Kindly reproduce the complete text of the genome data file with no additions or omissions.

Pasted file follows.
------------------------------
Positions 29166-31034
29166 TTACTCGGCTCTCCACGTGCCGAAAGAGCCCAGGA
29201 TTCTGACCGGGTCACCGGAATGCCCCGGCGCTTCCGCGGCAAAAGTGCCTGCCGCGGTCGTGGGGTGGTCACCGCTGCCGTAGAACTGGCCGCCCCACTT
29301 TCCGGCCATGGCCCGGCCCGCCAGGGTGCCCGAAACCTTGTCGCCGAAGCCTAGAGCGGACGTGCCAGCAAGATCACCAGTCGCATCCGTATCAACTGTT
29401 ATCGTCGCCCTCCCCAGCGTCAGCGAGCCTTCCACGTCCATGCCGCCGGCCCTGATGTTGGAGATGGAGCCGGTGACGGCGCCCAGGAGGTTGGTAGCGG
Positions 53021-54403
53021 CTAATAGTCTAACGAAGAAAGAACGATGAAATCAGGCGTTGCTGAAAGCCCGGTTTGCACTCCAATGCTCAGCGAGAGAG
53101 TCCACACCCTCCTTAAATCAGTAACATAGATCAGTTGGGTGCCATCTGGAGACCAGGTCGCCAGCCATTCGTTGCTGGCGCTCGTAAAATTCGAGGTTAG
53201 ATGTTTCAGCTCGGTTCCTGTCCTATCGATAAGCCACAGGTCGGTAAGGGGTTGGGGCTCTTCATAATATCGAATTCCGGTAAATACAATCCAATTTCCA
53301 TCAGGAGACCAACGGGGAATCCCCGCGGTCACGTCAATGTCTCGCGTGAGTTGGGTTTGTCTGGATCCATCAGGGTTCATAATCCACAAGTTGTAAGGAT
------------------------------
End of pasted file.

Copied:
Positions 29166-31034
29166 TTACTCGGCTCTCCACGTGCCGAAAGAGCCCAGGA
29201 TTCTGACCGGGTCACCGGAATGCCCCGGCGCTTCCGCGGCAAAAGTGCCTGCCGCGGTCGTGGGGTGGTCACCGCTGCCGTAGAACTGGCCGCCCCACTT
29301 TCCGGCCATGGCCCGGCCCGCCAGGGTGCCCGAAACCTTGTCGCCGAAGCCTAGAGCGGACGTGCCAGCAAGATCACCAGTCGCATCCGTATCAACTGTT
29401 ATCGTCGCCCTCCCCAGCGTCAGCGAGCCTTCCACGTCCATGCCGCCGGCCCTGATGTTGGAGATGGAGCCGGTGACGGCGCCCAGGAGGTTGGTAGCGG
Positions 53021-54403
53021 CTAATAGTCTAACGAAGAAAGAACGATGAAATCAGGCGTTGCTGAAAGCCCGGTTTGCACTCCAATGCTCAGCGAGAGAG
53101 TCCACACCCTCCTTAAATCAGTAACATAGATCAGTTGGGTGCCATCTGGAGACCAGGTCGCCAGCCATTCGTTGCTGGCGCTCGTAAAATTCGAGGTTAG
53201 ATGTTTCAGCTCGGTTCCTGTCCTATCGATAAGCCACAGGTCGGTAAGGGGTTGGGGCTCTTCATAATATCGAATTCCGGTAAATACAATCCAATTTCCA
53301 TCAGGAGACCAACGGGGAATCCCCGCGGTCACGTCAATGTCTCGCGTGAGTTGGGTTTGTCTGGATCCATCAGGGTTCATAATCCACAAGTTGTAAGGAT